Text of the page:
uu.seUppsala University Publications
Change search
ReferencesLink to record
Permanent link

Direct link
Measuring the frequency of functional gastrointestinal disorders in rural Crete: a need for improving primary care physicians' diagnostic skills
Uppsala University, Disciplinary Domain of Medicine and Pharmacy, Faculty of Medicine, Department of Public Health and Caring Sciences, Family Medicine and Clinical Epidemiology.
Show others and affiliations
2005 (English)In: Rural Remote Health, ISSN 1445-6354, Vol. 5, no 3, 409- p.Article in journal (Refereed) Published
Abstract [en]

Introduction: Studies of the frequency and aetiology of functional gastrointestinal disorders in the general population have received increasing interest over the past few years; the field seems to be neglected in Southern Europe. The aim of this study was to report on the frequency of functional dyspepsia (FD), irritable bowel syndrome (IBS) and gastroenteritis within the primary care setting, to provide some information on the extent to which the recorded diagnoses in the physicians’ notes fulfil existing diagnostic criteria. Method: A retrospective study was used, where all new cases of these diseases at five primary health care centres in three rural and two semi-rural areas of Crete were identified by scrutinising medical records from 280 000 consecutive visits during a 4 year period. The occurrence rate per 1000 person-years were calculated for the three conditions. We also checked the extent to which the Talley’s criteria for FD and Rome II diagnostic criteria for IBS were followed. Results: Gastroenteritis was revealed to be a quite frequent health problem among the rural population on Crete, while the occurrence rates for other problems, such as dyspepsia and IBS, were found to be lower than expected. IBS was over-represented among women compared with men, OR 2.04 (CI 1.39-3.00). In many cases a diagnosis of FD, IBS or gastroenteritis was evident to the research team on the basis of findings recorded in the notes, but the diagnosis was not recorded by the clinician at the time of consultation. Conclusions: This study yielded two key messages: the first that gastroenteritis is still a frequent health problem, and the second that primary care physicians in rural Crete seem to fail in adequately diagnosing FD and IBS and need further training.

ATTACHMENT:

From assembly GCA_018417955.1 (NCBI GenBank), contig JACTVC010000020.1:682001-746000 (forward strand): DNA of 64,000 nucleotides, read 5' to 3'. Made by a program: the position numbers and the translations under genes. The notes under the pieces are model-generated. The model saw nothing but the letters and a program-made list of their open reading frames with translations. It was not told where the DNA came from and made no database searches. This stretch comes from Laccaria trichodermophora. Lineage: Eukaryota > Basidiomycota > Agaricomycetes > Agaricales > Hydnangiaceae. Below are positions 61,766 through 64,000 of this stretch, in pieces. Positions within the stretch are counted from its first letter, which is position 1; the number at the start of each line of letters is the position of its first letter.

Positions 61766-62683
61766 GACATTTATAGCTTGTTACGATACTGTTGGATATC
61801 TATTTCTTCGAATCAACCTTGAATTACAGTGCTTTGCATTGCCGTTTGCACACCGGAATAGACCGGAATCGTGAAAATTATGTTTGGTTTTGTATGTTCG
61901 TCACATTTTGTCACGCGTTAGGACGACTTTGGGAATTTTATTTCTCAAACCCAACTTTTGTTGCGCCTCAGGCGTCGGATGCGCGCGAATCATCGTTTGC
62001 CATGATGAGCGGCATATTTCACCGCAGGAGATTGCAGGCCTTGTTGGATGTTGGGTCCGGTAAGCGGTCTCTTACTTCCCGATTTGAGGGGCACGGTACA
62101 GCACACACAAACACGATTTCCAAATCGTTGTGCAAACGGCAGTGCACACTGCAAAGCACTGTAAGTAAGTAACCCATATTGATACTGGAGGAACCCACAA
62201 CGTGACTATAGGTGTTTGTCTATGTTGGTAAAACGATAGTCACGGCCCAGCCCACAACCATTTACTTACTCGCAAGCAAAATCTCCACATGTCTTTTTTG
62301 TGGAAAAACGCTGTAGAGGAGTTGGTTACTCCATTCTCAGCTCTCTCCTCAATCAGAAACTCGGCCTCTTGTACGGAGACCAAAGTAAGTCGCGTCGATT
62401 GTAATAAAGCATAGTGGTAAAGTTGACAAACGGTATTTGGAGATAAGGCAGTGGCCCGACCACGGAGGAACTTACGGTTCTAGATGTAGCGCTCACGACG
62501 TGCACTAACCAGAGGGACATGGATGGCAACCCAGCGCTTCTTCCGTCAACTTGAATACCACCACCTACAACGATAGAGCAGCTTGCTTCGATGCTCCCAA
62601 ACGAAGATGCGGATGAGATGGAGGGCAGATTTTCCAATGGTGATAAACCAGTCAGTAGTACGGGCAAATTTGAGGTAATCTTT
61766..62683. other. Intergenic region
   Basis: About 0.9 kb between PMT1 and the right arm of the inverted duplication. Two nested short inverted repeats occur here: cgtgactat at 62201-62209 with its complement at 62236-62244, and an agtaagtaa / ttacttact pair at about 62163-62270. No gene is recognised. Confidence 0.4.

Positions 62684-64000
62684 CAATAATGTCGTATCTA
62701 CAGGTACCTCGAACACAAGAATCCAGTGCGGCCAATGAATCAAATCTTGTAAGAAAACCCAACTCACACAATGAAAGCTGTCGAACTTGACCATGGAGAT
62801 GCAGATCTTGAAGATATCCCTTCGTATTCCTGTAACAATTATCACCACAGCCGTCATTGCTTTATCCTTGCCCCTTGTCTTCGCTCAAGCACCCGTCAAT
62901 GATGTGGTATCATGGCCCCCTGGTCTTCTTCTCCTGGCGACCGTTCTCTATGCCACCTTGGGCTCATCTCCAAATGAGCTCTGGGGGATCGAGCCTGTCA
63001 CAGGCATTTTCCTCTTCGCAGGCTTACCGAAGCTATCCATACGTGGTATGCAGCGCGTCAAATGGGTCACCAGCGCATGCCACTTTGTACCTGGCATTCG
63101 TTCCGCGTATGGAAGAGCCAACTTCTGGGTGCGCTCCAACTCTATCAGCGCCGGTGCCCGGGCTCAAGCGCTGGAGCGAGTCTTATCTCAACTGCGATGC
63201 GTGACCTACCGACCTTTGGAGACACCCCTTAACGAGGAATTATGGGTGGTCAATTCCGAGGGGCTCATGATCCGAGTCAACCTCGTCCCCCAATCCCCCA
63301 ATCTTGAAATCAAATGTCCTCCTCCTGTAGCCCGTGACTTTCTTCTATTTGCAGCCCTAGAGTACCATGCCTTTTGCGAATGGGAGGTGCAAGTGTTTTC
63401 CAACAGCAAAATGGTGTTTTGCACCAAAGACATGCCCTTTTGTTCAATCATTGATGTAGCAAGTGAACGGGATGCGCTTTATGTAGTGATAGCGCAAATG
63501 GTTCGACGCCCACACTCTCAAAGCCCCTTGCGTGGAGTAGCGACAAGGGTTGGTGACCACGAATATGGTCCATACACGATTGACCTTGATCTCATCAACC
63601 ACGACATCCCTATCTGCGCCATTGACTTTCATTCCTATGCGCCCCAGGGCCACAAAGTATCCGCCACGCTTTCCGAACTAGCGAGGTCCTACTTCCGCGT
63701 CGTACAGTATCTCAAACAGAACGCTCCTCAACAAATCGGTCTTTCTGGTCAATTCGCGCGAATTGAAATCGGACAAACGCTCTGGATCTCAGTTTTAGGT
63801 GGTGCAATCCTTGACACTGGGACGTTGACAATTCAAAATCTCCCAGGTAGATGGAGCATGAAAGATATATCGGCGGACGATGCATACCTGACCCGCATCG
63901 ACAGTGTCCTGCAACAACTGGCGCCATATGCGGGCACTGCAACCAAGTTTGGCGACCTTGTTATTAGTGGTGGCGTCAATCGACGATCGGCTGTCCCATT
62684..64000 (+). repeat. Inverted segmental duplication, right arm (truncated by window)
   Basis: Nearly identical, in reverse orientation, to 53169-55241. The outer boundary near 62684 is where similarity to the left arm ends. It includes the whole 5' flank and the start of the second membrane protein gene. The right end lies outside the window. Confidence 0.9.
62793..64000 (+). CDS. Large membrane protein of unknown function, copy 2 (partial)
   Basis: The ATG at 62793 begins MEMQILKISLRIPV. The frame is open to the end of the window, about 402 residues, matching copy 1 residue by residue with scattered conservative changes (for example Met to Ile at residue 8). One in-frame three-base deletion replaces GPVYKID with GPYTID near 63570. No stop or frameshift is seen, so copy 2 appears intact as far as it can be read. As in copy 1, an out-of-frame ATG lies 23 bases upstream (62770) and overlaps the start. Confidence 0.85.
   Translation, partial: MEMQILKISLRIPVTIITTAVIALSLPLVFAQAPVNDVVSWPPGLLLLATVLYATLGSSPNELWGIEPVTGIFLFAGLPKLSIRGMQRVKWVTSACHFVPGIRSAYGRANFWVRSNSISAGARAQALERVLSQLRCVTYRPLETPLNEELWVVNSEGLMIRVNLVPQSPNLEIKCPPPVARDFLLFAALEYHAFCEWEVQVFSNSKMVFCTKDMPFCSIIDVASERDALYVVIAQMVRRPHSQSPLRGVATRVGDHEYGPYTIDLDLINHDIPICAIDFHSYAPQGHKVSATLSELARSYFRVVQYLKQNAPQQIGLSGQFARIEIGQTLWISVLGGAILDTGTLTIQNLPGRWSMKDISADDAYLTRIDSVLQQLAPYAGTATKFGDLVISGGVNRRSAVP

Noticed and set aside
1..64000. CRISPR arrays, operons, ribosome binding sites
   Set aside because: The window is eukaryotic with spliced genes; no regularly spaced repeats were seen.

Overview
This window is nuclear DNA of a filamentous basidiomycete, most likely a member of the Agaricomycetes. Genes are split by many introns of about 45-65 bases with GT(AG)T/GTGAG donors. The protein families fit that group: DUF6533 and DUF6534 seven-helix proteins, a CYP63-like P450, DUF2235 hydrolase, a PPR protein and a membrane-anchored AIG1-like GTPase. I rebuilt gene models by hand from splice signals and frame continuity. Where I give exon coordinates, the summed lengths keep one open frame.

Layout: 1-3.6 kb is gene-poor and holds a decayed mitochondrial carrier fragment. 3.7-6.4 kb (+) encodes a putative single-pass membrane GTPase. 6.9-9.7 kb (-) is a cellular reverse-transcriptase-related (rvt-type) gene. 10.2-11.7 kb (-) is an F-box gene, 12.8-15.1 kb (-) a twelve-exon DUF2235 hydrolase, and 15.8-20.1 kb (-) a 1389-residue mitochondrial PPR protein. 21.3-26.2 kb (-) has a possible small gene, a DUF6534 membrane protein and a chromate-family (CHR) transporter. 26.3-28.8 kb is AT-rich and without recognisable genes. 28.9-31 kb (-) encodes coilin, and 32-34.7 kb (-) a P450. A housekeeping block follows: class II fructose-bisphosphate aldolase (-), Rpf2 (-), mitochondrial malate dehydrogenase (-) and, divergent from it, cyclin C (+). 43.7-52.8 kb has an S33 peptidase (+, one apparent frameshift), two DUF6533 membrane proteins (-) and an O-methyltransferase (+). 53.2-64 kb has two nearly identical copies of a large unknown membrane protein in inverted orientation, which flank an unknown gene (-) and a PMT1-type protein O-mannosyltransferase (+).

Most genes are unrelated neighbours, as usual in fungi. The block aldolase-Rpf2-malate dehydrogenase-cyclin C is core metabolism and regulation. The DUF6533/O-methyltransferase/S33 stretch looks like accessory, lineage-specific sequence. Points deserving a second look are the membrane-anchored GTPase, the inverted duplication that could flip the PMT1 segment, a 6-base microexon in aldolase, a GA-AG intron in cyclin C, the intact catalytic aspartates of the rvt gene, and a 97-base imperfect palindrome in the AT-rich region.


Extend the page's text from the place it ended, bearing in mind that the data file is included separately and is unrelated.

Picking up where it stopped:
Place, publisher, year, edition, pages
2005. Vol. 5, no 3, 409- p.
Keyword [en]
Adolescent, Adult, Age Distribution, Aged, Aged; 80 and over, Clinical Competence/statistics & numerical data, Dyspepsia/diagnosis/epidemiology, Female, Gastroenteritis/diagnosis/epidemiology, Gastrointestinal Diseases/*diagnosis/*epidemiology, Greece/epidemiology, Humans, Incidence, Irritable Bowel Syndrome/diagnosis/epidemiology, Male, Middle Aged, Needs Assessment, Primary Health Care/*statistics & numerical data, Research Support; Non-U.S. Gov't, Retrospective Studies, Rural Health Services/*statistics & numerical data, Sex Distribution
National Category
Medical and Health Sciences
URN: urn:nbn:se:uu:diva-83353PubMedID: 16108701OAI: oai:DiVA.org:uu-83353DiVA: diva2:111261
Available from: 2006-11-01 Created: 2006-11-01 Last updated: 2011-08-15Bibliographically approved

Open Access in DiVA

No full text

Other links


Search in DiVA

By author/editor
Wallander, Mari-Ann
By organisation
Family Medicine and Clinical Epidemiology
Medical and Health Sciences

Search outside of DiVA

GoogleGoogle Scholar
The number of downloads is the sum of all downloads of full texts. It may include eg previous versions that are now no longer available

Altmetric score

Total: 151 hits
ReferencesLink to record
Permanent link

Direct link